On Monday, we talked about financial goals, and gave ourselves a checkup on any 2010 goals we made regarding money. Next Monday, we’ll rethink any personal goals we might have (weight loss? watch less TV?), and track our progress for the year.
So I thought today, I’d repost this one from more than two years ago about a nifty way to approach a new habit. I admit I haven’t practiced this method in a long while, but I’m re-motivated to do so with some new ideas I’ve had while on vacation. Let me know what you think…
The following was first posted on August 1, 2008.
I‘ve been testing out the theory that it takes 30 days of consistent action for that action to become a habit. So far, the theory has not really worked for me. I’m sure it has something to do with the fact that I picked a very busy season in my life to start a new habit – between April 2 and June 30, we had three weeks when we didn’t have house guests.
Still, though, I could have seen some improvement in my life, but I really didn’t witness too much, other than my being slightly more aware of those habits in my life I do want to change.
I’ve been mulling over why this may be the case. A few weeks ago, Zen Habits had an article that I think may shed some light for me.
Kaizen is a Japanese word that basically means continuous but very small change. This idea can really increase the momentum needed for habit change, because it works up to change gradually.
The truth found in the Bible – “you reap what you sow” – can actually be applied here as well. If you choose to continually cultivate soil and plant good seeds, your reward is a good crop.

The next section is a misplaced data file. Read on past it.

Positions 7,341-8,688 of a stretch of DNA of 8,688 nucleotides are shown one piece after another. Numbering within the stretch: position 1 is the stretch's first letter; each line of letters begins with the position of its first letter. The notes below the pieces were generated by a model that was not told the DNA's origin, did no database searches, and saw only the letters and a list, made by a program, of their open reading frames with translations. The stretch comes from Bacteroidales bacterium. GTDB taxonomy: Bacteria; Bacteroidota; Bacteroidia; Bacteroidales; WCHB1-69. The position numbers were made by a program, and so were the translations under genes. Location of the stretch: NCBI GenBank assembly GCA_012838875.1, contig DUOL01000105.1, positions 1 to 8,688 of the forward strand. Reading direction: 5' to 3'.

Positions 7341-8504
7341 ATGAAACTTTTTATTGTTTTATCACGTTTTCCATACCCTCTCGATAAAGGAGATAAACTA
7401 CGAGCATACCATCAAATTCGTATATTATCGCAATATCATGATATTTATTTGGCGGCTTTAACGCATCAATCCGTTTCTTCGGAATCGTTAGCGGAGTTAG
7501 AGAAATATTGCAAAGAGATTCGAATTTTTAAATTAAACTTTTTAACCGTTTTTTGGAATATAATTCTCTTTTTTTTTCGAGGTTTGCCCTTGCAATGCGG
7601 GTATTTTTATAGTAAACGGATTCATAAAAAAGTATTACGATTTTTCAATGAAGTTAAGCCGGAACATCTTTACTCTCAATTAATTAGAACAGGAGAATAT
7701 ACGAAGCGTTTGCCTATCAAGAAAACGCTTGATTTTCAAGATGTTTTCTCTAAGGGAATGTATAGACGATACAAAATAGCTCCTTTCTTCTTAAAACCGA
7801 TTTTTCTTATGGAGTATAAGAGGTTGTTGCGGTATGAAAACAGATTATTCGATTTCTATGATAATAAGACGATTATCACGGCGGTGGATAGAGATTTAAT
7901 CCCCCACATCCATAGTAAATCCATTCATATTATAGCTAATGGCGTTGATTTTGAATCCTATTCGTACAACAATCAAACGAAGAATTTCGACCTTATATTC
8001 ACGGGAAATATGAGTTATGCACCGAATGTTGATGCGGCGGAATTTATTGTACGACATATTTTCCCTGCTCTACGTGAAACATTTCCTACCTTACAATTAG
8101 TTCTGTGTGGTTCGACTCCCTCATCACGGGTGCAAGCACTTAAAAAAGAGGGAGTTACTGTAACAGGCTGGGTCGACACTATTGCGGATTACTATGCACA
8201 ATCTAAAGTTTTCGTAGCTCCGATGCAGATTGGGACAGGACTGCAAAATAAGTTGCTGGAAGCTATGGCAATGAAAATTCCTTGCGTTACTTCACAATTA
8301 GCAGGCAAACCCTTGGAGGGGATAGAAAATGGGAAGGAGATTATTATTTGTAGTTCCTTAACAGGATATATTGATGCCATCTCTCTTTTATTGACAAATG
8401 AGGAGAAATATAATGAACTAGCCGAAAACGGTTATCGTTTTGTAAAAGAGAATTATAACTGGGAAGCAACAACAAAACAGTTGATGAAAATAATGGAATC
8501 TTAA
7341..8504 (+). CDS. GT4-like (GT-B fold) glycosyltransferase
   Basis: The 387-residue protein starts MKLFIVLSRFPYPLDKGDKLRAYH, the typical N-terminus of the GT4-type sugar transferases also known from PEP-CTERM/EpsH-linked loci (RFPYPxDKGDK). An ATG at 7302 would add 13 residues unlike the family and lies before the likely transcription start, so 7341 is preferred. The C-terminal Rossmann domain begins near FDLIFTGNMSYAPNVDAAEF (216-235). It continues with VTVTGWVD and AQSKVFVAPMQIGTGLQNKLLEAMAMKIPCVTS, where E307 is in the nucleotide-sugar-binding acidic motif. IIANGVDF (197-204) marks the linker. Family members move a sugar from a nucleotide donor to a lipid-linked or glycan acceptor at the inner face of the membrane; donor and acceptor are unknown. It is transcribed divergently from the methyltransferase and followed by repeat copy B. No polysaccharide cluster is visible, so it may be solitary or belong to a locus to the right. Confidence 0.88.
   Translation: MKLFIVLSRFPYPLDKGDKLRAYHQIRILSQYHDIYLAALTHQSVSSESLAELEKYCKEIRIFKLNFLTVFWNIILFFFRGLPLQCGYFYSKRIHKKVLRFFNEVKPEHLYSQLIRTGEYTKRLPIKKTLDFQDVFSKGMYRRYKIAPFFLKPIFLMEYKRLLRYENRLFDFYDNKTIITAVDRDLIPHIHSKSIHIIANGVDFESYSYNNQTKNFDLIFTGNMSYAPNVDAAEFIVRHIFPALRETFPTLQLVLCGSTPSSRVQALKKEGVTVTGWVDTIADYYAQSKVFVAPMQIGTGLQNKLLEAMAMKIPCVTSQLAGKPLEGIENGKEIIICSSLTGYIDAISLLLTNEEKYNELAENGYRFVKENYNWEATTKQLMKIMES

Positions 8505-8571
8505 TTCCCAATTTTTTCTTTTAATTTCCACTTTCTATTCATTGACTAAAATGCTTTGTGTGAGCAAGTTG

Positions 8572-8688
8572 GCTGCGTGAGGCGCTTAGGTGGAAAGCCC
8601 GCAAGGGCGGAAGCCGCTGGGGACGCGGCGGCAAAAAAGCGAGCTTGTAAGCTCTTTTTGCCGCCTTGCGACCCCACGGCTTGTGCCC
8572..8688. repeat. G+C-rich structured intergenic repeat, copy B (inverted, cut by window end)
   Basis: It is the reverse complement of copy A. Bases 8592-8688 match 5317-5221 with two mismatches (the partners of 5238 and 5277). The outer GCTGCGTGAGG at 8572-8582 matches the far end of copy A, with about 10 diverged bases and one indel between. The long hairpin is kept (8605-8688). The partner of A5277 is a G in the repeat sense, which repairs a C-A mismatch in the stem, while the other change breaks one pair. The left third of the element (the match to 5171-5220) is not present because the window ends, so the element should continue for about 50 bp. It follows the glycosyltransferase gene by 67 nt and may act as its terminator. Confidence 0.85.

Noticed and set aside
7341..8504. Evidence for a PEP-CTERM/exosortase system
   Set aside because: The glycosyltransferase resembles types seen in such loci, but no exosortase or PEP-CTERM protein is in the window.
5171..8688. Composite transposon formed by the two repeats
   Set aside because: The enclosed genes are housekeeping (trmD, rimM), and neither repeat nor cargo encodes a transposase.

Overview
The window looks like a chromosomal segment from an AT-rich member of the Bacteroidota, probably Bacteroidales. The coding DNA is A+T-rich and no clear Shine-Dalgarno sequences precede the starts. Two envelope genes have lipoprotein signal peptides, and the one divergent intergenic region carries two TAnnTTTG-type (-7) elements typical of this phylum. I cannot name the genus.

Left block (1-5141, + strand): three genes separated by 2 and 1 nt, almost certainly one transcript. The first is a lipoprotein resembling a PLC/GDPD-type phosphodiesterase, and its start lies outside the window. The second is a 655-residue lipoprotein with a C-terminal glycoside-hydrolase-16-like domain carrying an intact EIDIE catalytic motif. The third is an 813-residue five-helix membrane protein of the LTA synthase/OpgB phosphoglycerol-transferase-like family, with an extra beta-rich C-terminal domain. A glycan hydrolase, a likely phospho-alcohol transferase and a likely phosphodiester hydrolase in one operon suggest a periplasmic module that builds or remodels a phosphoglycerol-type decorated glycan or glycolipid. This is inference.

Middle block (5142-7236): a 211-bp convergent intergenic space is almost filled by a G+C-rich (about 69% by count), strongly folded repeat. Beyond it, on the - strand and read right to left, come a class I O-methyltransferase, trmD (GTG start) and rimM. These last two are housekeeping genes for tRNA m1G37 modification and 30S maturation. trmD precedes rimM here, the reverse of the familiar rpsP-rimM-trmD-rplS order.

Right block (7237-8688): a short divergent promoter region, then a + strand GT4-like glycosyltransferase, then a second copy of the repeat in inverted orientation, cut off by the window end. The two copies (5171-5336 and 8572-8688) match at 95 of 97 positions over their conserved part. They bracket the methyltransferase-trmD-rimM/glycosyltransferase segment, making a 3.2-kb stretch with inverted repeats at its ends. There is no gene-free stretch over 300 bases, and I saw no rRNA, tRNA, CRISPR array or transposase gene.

And how this Japanese word applies to the analogy is that a farmer doesn’t fertilize the soil, prepare the land for planting, plant the seeds, water the soil, and continue nursing his crop until it’s ready for harvest all in one day. He does these things a bit at a time, and after patience, work, and forbearance, he is rewarded with a bountiful crop.
Applying Kaizen to habit changePhoto by Michael Fillion
Say you’d like to start waking up an hour earlier. You could approach this goal two ways:
1. Set your alarm an hour earlier, fight your body’s natural tendencies the next morning, and make it crawl out of bed, even when it just wants to sleep. After doing this consistently for 30 days, your body, mind, and spirit should be used to it, so it is therefore a new habit.
2. Or, set your alarm two minutes earlier, and when you wake up the next morning, you can hardly feel the difference. Set it two minutes earlier the next day, thereby making it four minutes earlier than when you first started. Chances are, it won’t feel too differently either. Continue with waking up two minutes earlier every morning, and after 30 days, you’re now waking up a full 60 minutes earlier. Your body was asked to gradually change, and it probably took its cues a bit gentler.